## Electronics

Topics relate to HFSS, Maxwell, SIwave, Icepak, Electronics Enterprise and more

• Tatsuya Ueda
Subscriber

Prepare two squares of copper sheet with 1 mm on each side and place them 5 mm apart.
A high-frequency signal is passed through them. At this time, we want to measure the increase in resistance due to the skin effect. However, the resistance of the simulation result is higher than the resistance calculated by the equation.
How can I reduce the difference between the simulated and calculated resistance values? • Aymen
Ansys Employee

What are the resistance values you got? What is the equation you used?

• Tatsuya Ueda
Subscriber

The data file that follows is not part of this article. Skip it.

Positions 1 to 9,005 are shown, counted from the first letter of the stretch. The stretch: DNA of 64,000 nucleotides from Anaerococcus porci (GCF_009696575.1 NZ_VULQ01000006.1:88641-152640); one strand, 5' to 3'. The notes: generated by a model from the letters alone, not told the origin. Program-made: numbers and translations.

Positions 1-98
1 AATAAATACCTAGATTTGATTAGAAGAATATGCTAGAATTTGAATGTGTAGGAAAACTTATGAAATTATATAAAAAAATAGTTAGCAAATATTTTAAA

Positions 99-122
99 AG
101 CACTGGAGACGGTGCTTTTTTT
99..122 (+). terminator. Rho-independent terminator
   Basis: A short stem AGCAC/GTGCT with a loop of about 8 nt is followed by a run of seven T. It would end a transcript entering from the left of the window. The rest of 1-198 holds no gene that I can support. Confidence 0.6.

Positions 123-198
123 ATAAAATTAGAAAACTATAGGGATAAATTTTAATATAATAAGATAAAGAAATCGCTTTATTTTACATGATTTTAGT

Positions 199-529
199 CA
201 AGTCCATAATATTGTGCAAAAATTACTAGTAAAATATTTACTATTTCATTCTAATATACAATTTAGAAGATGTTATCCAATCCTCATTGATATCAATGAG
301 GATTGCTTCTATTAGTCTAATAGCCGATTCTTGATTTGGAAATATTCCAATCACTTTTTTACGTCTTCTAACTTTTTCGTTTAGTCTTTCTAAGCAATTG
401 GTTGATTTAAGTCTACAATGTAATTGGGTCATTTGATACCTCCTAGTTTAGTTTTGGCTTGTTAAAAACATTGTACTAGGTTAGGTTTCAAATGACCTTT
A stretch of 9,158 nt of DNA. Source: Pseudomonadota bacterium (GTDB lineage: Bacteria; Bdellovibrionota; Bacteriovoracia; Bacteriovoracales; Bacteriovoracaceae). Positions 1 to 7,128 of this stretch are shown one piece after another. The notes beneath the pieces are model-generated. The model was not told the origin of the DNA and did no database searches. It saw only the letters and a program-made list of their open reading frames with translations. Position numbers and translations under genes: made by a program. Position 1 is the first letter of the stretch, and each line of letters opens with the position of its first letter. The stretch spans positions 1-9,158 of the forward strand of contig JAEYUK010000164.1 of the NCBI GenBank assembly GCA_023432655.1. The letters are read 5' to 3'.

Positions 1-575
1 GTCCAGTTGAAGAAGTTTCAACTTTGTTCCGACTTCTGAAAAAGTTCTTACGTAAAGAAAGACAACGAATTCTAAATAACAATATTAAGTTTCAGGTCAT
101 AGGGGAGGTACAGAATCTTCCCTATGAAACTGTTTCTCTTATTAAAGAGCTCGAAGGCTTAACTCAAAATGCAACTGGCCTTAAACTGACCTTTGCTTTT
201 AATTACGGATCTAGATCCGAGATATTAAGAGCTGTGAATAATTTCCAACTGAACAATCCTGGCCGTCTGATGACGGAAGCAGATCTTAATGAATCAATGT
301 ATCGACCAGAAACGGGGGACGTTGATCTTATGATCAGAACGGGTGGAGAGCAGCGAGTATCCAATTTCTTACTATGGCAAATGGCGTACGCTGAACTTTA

Hello:

The figure shows the simulated resistance. This is considered to be the sum of the resistances of the two copper plates.
We want to know the resistance of one copper plate. As the two copper plates are the same size, we assume that half of the result obtained from the simulation is the resistance value from the simulation. The resistance R from the calculation is then calculated using the following formula.

R = 1/(σS)

S = 4δ( x - δ )

δ = 1/{(π*μ0*μr*σ*f)^(1/2)}

σ is the conductivity of copper at 20°C
S is the effective area
x is the length of one side of the copper sheet
δ is the skin depth
μ0 is the magnetic permeability in vacuum
μr is the non-permeability of the copper sheet
f is frequency
In the present figure, the simulated resistance at 100 GHz is about 27.2 Ω and the calculated resistance is about 20.6 Ω. We want to reduce the difference between these two values.
In case you are wondering, the above method worked well in Q3D Extractor. However, it is not working in 2D Extractor.